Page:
Troi Torain, the former Star & Buc Wild radio show shock jock of Philadelphia was so incensed by violence in the black community that he launched the Start Snitching campaign last year. The program, aimed at getting residents to report gang activity, has achieved moderate success by using the Internet and anonymous tips to help tackle violence. Since mid-October, Torain has been using his @startsnitching Twitter account to inform followers about unsolved crimes in Philadelphia and around the nation.
“The Internet provides a better way for people, especially in small communities, to build a uniﬁed front to help with the apprehension of those committed to a lower standard of living,” says the former host of the morning show on Philly’s 100.3 FM “The Beat”. “Although some will argue that the message of the police to ‘protect and serve’ gets lost in translation, [as] people of color [we] have to hold ourselves responsible for the future of our children.”
Philadelphia Mayor Michael A. Nutter has resolved to tackle the problem, too. During the inaugural address for his second term last January, he called crime in the black community a local and national epidemic that has not suﬃciently been talked about, much less tackled. He lamented that too many Philadelphians feel unsafe in their own neighborhoods.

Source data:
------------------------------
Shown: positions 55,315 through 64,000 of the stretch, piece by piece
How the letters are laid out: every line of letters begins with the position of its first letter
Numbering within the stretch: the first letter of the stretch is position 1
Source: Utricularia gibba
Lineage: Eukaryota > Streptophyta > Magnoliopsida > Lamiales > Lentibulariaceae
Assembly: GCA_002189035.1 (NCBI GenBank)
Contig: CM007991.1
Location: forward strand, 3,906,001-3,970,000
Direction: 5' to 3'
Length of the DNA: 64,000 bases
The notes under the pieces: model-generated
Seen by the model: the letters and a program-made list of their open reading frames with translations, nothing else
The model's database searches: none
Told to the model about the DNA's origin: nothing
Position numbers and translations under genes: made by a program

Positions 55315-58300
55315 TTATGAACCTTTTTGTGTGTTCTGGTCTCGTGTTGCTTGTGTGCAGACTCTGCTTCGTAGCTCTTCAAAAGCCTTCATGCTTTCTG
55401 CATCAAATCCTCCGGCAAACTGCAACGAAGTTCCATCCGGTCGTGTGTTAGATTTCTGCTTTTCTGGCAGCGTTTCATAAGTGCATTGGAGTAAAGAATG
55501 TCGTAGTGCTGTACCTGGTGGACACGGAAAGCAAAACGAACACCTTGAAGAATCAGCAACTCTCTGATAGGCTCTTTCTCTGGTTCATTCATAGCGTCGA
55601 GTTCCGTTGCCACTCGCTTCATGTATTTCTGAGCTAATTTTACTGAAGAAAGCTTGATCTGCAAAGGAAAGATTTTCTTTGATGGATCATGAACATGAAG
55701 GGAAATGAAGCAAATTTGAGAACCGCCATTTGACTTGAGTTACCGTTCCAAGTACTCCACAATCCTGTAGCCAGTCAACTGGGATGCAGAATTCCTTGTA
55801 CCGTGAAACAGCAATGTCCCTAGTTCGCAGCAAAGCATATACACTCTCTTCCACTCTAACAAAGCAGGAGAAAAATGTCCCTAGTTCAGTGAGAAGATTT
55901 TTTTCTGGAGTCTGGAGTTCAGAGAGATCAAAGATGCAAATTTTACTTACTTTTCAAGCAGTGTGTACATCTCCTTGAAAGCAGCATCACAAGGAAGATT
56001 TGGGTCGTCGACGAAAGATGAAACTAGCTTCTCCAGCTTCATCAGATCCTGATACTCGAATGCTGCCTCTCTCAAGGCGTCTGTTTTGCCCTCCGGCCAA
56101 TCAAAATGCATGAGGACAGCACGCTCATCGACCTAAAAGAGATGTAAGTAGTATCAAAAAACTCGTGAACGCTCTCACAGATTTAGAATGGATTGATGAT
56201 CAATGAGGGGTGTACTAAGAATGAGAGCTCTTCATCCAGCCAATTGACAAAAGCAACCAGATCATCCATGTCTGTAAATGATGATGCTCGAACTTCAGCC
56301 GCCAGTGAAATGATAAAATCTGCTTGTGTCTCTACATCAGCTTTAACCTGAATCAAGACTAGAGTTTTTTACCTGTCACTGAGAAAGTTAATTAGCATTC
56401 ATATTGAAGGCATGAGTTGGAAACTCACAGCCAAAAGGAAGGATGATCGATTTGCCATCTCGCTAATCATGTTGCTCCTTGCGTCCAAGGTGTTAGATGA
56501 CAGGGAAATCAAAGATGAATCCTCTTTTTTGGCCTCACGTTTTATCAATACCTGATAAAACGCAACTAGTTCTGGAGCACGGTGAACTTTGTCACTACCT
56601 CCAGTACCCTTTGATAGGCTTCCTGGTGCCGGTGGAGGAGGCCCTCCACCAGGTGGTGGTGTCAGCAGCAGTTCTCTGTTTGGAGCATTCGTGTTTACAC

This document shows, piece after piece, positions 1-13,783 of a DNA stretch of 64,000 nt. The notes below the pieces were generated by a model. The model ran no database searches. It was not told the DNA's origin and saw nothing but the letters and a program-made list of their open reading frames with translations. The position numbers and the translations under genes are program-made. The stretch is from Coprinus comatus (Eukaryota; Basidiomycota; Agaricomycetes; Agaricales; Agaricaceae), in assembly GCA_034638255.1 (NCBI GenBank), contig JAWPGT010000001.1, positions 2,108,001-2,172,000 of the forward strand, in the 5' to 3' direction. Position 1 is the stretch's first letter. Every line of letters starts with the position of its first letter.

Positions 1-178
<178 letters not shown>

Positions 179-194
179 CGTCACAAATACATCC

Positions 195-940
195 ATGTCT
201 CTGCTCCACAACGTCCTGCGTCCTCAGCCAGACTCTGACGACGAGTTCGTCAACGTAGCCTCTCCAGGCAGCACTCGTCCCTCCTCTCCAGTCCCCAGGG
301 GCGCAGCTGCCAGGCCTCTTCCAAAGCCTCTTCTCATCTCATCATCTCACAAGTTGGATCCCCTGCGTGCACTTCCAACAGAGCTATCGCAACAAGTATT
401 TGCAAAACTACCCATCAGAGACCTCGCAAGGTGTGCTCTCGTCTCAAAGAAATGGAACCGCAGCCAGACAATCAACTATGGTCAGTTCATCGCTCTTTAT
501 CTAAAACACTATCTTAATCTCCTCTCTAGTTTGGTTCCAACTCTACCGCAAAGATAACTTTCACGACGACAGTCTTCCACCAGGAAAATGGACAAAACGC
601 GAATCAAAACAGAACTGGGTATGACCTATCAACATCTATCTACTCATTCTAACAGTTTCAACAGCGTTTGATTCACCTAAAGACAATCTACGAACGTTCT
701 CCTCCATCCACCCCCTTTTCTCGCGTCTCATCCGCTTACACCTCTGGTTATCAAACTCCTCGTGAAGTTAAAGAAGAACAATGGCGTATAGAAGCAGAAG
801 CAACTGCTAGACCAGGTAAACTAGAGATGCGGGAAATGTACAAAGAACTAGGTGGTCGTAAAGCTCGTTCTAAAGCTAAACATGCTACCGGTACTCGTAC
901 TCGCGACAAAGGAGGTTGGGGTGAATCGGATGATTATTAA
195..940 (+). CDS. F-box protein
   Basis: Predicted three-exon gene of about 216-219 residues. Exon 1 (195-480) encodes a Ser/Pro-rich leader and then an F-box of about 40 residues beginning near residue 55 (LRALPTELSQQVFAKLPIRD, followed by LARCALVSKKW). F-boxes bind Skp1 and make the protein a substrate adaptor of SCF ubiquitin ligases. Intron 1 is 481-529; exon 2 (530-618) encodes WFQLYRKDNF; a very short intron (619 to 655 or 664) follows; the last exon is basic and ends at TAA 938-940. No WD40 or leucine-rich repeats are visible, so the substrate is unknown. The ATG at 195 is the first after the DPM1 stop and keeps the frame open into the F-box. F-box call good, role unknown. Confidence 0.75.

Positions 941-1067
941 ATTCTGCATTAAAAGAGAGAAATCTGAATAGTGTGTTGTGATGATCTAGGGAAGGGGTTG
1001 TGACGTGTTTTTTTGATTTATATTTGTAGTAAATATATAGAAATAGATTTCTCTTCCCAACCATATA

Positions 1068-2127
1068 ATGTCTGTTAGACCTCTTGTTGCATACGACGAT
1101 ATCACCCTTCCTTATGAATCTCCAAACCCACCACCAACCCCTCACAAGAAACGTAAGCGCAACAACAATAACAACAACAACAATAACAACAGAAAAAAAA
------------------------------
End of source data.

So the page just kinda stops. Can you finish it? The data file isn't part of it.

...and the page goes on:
Nutter urged residents to have an honest conversation about the things that are holding them back—including the economy and joblessness—and asks, “What are we prepared to do about them [as a community]?” The most sobering part of his speech was when he turned to the murder rate.
Of the 317 people who were murdered in Philadelphia last year, 83 percent were killed with a handgun, and nearly 75 percent of those were African-American men, he said. Also, about 80 percent of those accused of the crimes were African-American men.
One way to tackle Philadelphia’s crime problem is to add more police to the streets, Nutter says, explaining that there will be 120 new oﬃcers on foot patrol in time for summer. Additionally, he announced plans to build partnerships with the community through community policing.
“Working with mayors around the country and with leaders in our own community… we have started to develop strategic action plans to deal with the proliferation of illegal guns and the fact that people and their guns are wiping out an entire generation of African-American men and boys,” Nutter said during the address. “We are developing a new approach, which we will roll out in the coming months, to getting these illegal guns oﬀ our streets—targeting the people who have them, the people who are supplying them, and the neighborhoods that they’re operating in (ﬁve police districts account for almost 50 percent of the homicides in the city)—and working with our partners at all levels of government to go after them aggressively and relentlessly. Every day.”